Gov. Andrew Cuomo and the Legislature’s tentative deal to hike state taxes by more than $4 billion amid the dig-out from coronavirus pandemic is unnecessary and will trigger an exodus from New York City, mayoral candidate Ray McGuire said Monday.
“If we needed to raise taxes to balance the budget, I would agree that people like me who have done well should pay more to help our city. But thanks to billions in aid from the federal government, we don’t need to raise taxes,” McGuire, a former Citigroup executive running in the Democratic primary to replace Mayor Bill de Blasio, told The Post.
McGuire was referring the state treasury getting $12.6 billion in COVID-19 stimulus funding in the American Rescue Plan, which US Senate Majority Leader Chuck Schumer (D-NY) says balances Albany’s budget — suggesting major tax hikes aren’t needed.
“What the state is considering will push companies and higher-income families out of the city, which will cost us tax revenue and jobs,” McGuire said.
Adding insult to injury, he said, is that Albany — not Big Apple elected leaders — will control where the revenues go.
“So in the end NYC loses,” McGuire said.
“Instead we should use our federal aid as a stimulus to jumpstart the economy and grow our way out of the COVID recession,” added McGuire, touting his own economic program to revive the city.
Last week, leading mayoral candidate Andrew Yang also expressed concerns about raising taxes on the Big Apple’s higher earners.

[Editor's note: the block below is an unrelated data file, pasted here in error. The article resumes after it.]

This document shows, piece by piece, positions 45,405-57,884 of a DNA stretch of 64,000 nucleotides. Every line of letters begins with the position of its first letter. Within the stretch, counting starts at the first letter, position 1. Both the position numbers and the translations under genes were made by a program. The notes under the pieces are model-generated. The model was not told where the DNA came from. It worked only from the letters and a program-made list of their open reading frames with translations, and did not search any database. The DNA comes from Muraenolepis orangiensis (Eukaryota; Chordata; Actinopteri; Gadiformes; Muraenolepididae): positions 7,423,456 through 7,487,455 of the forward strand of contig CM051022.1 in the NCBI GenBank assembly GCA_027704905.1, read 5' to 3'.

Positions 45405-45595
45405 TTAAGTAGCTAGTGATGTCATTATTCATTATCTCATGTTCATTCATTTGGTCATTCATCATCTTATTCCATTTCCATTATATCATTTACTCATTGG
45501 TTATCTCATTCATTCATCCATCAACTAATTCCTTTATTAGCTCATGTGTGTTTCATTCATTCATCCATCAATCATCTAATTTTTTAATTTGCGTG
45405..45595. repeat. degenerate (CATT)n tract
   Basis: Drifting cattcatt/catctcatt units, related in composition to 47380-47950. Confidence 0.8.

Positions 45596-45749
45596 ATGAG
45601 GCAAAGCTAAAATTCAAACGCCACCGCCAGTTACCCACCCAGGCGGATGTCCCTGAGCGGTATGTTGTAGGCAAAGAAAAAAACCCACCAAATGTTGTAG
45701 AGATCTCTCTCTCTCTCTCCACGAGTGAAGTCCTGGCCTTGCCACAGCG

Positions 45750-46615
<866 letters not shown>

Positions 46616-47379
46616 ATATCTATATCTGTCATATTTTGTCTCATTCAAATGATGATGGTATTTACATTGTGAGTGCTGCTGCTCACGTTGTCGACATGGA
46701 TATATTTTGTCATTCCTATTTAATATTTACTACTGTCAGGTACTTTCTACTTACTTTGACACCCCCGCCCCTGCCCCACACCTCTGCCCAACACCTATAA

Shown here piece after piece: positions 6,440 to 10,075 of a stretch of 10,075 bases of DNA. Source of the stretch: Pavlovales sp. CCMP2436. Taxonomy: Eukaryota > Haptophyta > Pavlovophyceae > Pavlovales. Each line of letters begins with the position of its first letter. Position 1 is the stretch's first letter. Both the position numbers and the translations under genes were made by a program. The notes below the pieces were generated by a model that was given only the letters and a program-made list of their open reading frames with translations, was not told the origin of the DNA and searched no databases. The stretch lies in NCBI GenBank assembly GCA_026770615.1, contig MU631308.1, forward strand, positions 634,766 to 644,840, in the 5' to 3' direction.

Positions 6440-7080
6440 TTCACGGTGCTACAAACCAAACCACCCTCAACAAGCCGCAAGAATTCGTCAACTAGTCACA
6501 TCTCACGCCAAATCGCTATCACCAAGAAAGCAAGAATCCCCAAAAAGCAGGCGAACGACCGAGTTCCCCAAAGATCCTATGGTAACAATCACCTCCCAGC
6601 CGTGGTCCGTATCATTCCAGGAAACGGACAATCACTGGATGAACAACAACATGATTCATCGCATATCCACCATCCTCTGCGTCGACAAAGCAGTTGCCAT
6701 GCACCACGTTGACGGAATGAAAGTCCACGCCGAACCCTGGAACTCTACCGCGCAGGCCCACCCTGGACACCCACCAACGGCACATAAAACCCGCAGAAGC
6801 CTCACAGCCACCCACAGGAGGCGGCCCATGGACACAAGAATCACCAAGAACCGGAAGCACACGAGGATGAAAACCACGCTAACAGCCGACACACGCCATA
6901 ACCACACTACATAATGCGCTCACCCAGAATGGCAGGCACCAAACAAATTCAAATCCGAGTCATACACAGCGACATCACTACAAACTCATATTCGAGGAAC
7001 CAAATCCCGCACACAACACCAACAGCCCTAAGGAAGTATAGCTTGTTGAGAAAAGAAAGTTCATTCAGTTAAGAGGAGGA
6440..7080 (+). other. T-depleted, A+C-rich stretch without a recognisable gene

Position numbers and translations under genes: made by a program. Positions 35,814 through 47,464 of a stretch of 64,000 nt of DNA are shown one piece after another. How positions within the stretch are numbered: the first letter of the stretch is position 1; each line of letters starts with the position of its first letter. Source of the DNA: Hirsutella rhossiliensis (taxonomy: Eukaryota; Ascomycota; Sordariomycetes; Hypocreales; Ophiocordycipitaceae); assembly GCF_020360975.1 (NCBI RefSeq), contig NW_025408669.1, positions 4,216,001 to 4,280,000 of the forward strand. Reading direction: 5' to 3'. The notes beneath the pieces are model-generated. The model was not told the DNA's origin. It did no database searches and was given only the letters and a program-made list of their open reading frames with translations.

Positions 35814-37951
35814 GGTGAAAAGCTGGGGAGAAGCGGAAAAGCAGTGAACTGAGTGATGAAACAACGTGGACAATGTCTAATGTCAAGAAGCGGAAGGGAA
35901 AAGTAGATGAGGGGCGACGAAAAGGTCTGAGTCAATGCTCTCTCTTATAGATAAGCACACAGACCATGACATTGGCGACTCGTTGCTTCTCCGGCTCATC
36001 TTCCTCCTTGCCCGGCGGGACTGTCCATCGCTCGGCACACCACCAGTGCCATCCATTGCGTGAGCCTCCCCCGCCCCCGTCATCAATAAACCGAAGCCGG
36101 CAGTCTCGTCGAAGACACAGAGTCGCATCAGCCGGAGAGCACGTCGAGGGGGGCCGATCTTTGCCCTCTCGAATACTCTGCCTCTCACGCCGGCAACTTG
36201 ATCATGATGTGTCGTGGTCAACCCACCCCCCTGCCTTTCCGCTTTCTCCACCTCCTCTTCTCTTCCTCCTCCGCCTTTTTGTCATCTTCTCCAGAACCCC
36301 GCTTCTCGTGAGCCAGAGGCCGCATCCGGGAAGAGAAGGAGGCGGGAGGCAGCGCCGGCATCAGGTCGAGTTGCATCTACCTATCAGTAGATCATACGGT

Lawmakers have agreed on the inclusion of the so-called “millionaire’s tax” which would raise the combined state and local tax income tax rate for wealthy Big Apple residents to between 13.5 percent and 14.8 percent — surpassing California to have the highest income tax rate in the country.
Under the proposal, single filers reporting over $1 million in income and joint filers reporting more than $2 million in income would see their tax rate increase from 8.82 percent to 9.65 percent. The tax increase would not expire at least through 2024.
Two new tax brackets would also be created, one taxing income over $5 million at 10.3 percent and another where income over $25 million would be taxed at 10.9 percent.
Another portion of the deal would raise the state’s corporate franchise tax from 6.5 percent to 7.25 percent through 2023.
View original post